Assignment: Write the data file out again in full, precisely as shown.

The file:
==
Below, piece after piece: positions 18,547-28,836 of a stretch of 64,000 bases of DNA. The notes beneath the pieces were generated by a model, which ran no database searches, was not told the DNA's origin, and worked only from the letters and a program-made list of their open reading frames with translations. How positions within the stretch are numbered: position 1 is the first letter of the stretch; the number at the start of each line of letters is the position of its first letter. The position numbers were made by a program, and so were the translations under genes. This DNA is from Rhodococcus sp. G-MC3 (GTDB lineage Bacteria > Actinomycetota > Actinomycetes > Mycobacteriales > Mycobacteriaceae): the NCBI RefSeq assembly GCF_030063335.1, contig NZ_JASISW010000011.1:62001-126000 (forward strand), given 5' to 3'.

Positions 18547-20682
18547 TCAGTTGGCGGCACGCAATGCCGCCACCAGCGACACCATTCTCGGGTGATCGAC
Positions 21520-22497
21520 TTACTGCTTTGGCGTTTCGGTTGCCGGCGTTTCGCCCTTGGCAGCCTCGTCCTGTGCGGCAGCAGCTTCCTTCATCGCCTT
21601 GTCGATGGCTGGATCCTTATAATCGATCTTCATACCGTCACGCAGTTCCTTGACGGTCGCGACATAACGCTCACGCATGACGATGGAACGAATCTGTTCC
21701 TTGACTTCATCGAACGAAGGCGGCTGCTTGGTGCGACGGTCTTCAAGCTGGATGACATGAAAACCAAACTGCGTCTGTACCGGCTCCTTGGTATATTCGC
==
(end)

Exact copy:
Below, piece after piece: positions 18,547-28,836 of a stretch of 64,000 bases of DNA. The notes beneath the pieces were generated by a model, which ran no database searches, was not told the DNA's origin, and worked only from the letters and a program-made list of their open reading frames with translations. How positions within the stretch are numbered: position 1 is the first letter of the stretch; the number at the start of each line of letters is the position of its first letter. The position numbers were made by a program, and so were the translations under genes. This DNA is from Rhodococcus sp. G-MC3 (GTDB lineage Bacteria > Actinomycetota > Actinomycetes > Mycobacteriales > Mycobacteriaceae): the NCBI RefSeq assembly GCF_030063335.1, contig NZ_JASISW010000011.1:62001-126000 (forward strand), given 5' to 3'.

Positions 18547-20682
18547 TCAGTTGGCGGCACGCAATGCCGCCACCAGCGACACCATTCTCGGGTGATCGAC
Positions 21520-22497
21520 TTACTGCTTTGGCGTTTCGGTTGCCGGCGTTTCGCCCTTGGCAGCCTCGTCCTGTGCGGCAGCAGCTTCCTTCATCGCCTT
21601 GTCGATGGCTGGATCCTTATAATCGATCTTCATACCGTCACGCAGTTCCTTGACGGTCGCGACATAACGCTCACGCATGACGATGGAACGAATCTGTTCC
21701 TTGACTTCATCGAACGAAGGCGGCTGCTTGGTGCGACGGTCTTCAAGCTGGATGACATGAAAACCAAACTGCGTCTGTACCGGCTCCTTGGTATATTCGC